Usually, gunite pools are also known as concrete pools. However calling a gunite pool or a shotcrete pool a concrete pool is statement brings forth a controversy. If gunite pools are the same as concrete pools, are shotcrete pools the same as gunite pools? The key question should be “What is Shotcrete”?
In this article, we focus on the differences between gunite and shotcrete pools. But first, let us explain the definination of concrete. Concrete is a combination of sand, cement, water, and a course aggregation of gravel and stone. The original combination is generally comprised of sand cement, and aggregate and how the contractor mixes water dictates whether it will be gunite or shotcrete.
In basic terms, shotcrete refers to the whole mixture inclusive of water. Typically, when delivered during pool construction, shotcrete is already premixed and combined with water. On the other hand, gunite is the dry mix concrete; it does not contain water when inserted in delivery equipment, but gunite pool contractors add water to the dry mixture during the gunite shooting process.
As seen in the first paragraph, concrete pools can be gunite or shotcrete, depending on the homeowner’s preference. The only distinction occurs when concrete comes in contact with water and how the water combines with it. Shotcrete is a wet mix of concrete that is already combined with water before it comes out through the delivery equipment. On the flip side, gunite is concrete that has not mixed with water before it gets shot out through a hose pipe. The material combines with water at the end of the hose during the spraying process.
Therefore, the creation of concrete and gunite pools is more or less the same. Both are from concrete. But how are concrete pools constructed? Below are the steps for a concrete pool construction process:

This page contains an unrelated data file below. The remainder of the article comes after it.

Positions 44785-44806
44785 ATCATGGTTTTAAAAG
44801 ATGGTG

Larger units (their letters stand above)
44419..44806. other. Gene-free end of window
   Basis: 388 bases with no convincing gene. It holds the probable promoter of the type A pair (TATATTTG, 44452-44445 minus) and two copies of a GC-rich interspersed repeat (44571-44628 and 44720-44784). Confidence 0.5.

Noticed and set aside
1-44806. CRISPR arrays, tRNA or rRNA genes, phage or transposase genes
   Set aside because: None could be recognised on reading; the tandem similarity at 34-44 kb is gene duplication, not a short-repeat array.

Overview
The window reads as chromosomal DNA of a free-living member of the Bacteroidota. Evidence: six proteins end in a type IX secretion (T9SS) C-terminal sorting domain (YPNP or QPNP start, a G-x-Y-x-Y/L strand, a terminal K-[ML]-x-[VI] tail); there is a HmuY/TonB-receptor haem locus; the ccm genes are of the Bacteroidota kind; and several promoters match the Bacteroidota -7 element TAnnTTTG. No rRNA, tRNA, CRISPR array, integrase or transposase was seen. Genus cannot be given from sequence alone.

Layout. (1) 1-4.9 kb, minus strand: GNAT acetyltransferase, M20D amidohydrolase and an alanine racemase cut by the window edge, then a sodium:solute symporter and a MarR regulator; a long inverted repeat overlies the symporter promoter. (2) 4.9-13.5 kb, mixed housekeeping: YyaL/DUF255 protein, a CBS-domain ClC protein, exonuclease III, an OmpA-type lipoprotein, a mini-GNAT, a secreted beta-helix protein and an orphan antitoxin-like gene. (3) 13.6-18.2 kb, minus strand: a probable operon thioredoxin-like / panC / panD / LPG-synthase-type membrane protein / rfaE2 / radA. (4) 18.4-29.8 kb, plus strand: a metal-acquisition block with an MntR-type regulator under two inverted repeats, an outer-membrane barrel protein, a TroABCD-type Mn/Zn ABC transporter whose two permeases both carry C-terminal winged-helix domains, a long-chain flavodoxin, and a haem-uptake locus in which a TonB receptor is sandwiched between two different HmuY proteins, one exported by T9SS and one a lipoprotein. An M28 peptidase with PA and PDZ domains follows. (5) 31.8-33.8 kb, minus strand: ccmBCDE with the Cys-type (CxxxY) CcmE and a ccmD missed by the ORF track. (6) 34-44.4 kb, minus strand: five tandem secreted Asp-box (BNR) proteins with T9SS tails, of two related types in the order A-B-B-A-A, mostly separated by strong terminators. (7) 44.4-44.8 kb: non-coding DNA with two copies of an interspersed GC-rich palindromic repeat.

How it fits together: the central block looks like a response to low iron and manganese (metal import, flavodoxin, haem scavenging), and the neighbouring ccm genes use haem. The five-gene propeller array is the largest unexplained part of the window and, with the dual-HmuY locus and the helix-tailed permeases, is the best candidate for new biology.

How is gunite application conducted? Gunite builders place the dry concrete into the delivery equipment, probably a hose pipe. The professionals incorporate compressed air to transport the dry mix to the end of the hose pipe. Here, it combines with water. Afterward, spraying of gunite takes place at high speed, thus presses down the surface material.
Quite the contrary, shotcrete entails placing the combined mixture in the delivery equipment. Afterward, compressed air transports the wet mix to the hose nozzle, where it quickly sprays onto the material on the surface.
Gunite contains several advantages which include:
Ultimately, it is essential to get advice from your pool contractor. Both concrete and gunite pools are good if pool builders construct them correctly. Before settling for a specific option, compare the gunite, shotcrete, and concrete pools to identify what works best.
Average cost for a Gunite Pool: Gunite pools usually cost from $45,000–$85,000 to start. Even though expensive, they have the lowest maintenance costs, thus typically saving homeowners significantly over the lifetime of ownership on service & maintenance. This is something that many homeowners consider an attractive feature and why many wind up considering a gunite pool over other options.
Furthermore, concrete pool shapes and sizes are mostly improvised according to an individual’s needs. Thus, you are more likely to find precisely what you are looking for. Besides, concrete pools provide incredible views for your backyard and last for a long time with less or no issues. The concrete pool building process usually takes a maximum of six months, with fiberglass installation taking a maximum of 6 weeks.
Do you have a question about designing and constructing the pool of your dreams? Contact us, and a member of the friendly team at Southern Poolscapes will be in touch with you soon!